- In an op-ed in USA Today published Friday, Sen. Marco Rubio said he "stands with those at Amazon's Bessemer warehouse."
- Amazon workers at a warehouse in Bessemer, Alabama, began voting by mail in February on whether to join the Retail, Wholesale and Department Store Union.
Republican Sen. Marco Rubio on Friday sided with Amazon workers in Alabama who are in the midst of organizing their warehouse, lending bipartisan support behind the closely watched union vote.
In an op-ed in USA Today, Rubio asserted that Amazon has "waged a war against working-class values" and is "looking to crush the union vote" at an Amazon warehouse in Bessemer, Alabama.
"The days of conservatives being taken for granted by the business community are over," Rubio wrote. "Here's my standard: When the conflict is between working Americans and a company whose leadership has decided to wage culture war against working-class values, the choice is easy — I support the workers. And that's why I stand with those at Amazon's Bessemer warehouse today."
Last month, close to 6,000 workers at Amazon's Bessemer warehouse began voting by mail on whether to join the Retail, Wholesale and Department Store Union, kicking off the first major unionization effort within the company since 2014. Workers at the Alabama facility notified the National Labor Relations Board last November of their plans to hold a vote on whether to be represented by the RWDSU.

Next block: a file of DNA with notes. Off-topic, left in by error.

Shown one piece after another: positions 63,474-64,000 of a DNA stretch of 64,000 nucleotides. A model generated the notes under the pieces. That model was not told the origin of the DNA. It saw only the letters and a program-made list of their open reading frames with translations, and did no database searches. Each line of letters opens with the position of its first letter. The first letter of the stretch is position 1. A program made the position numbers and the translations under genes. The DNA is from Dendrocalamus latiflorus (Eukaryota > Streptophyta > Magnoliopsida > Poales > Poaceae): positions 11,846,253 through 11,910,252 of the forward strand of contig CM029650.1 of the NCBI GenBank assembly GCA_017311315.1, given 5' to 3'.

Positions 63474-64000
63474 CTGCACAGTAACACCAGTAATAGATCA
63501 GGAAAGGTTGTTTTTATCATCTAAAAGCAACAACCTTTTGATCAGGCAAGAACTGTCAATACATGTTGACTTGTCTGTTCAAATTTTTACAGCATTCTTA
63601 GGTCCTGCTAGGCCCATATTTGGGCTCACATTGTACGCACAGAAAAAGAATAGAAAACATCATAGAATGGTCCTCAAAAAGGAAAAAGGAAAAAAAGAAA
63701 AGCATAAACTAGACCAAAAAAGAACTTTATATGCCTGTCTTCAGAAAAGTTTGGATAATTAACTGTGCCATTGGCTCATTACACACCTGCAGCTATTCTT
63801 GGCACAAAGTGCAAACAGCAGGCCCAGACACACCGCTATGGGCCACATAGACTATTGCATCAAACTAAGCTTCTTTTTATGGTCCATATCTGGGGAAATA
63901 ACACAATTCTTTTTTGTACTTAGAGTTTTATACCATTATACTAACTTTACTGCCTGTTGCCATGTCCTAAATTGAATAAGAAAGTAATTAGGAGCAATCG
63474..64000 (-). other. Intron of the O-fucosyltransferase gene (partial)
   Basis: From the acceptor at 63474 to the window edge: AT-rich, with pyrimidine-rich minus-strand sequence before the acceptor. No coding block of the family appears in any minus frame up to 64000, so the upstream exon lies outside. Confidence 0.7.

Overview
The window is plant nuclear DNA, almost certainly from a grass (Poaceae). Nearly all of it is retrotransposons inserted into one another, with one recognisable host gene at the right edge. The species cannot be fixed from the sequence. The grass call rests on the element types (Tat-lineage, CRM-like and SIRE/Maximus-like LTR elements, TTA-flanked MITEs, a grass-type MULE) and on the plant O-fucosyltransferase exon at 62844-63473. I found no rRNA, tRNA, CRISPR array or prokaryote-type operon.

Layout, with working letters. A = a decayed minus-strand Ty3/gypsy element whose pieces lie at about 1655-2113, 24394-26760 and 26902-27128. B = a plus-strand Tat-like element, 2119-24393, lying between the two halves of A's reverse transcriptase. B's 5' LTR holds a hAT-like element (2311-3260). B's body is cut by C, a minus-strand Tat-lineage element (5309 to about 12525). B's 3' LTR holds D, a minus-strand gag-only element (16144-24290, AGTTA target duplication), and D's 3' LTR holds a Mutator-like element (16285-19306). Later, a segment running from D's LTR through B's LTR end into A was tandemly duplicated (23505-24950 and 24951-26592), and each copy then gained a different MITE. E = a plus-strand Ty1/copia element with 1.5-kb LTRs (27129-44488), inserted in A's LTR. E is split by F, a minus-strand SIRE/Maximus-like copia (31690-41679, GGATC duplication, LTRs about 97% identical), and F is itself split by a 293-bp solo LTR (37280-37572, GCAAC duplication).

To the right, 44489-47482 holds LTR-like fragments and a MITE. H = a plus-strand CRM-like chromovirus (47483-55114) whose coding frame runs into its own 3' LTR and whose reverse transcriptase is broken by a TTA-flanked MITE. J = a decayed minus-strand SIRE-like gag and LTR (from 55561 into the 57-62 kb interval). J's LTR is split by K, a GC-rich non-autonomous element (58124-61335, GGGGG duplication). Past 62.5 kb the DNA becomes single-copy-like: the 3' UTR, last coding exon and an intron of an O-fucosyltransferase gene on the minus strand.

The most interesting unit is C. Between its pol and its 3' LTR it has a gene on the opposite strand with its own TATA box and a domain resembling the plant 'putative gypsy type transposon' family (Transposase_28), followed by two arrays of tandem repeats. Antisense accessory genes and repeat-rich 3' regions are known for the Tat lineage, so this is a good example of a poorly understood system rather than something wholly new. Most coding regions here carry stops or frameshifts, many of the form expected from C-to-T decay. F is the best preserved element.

Ballots were sent out to employees on Feb. 8 and they must be received by the NLRB's regional office by March 29. Counting will begin the following day.
The endorsement from Rubio, a Florida Republican, signifies there is bipartisan backing behind the union campaign in Bessemer. Last week, a group of Democratic members of Congress traveled to the Bessemer warehouse to support the union vote. President Joe Biden has also expressed solidarity with the Amazon workers, telling them to "make your voice heard."
While Rubio endorsed the Amazon union drive, he still expressed skepticism toward unions, contending "adversarial relations" between labor and management can cause American industry to "lose ground to foreign competition."
In a statement, Union President Stuart Appelbaum thanked Rubio for expressing his support for the union drive.
"Senator Rubio's support demonstrates that the best way for working people to achieve dignity and respect in the workplace is through unionization," Appelbaum said. "This should not be a partisan issue."
Representatives from Amazon didn't immediately respond to a request for comment.
Amazon has previously said it respects workers' right to join a union, but also that its workers don't need a union to come between them and the company. It has held mandatory meetings with workers stating the case against unionizing and set up a website urging workers to "do it without dues."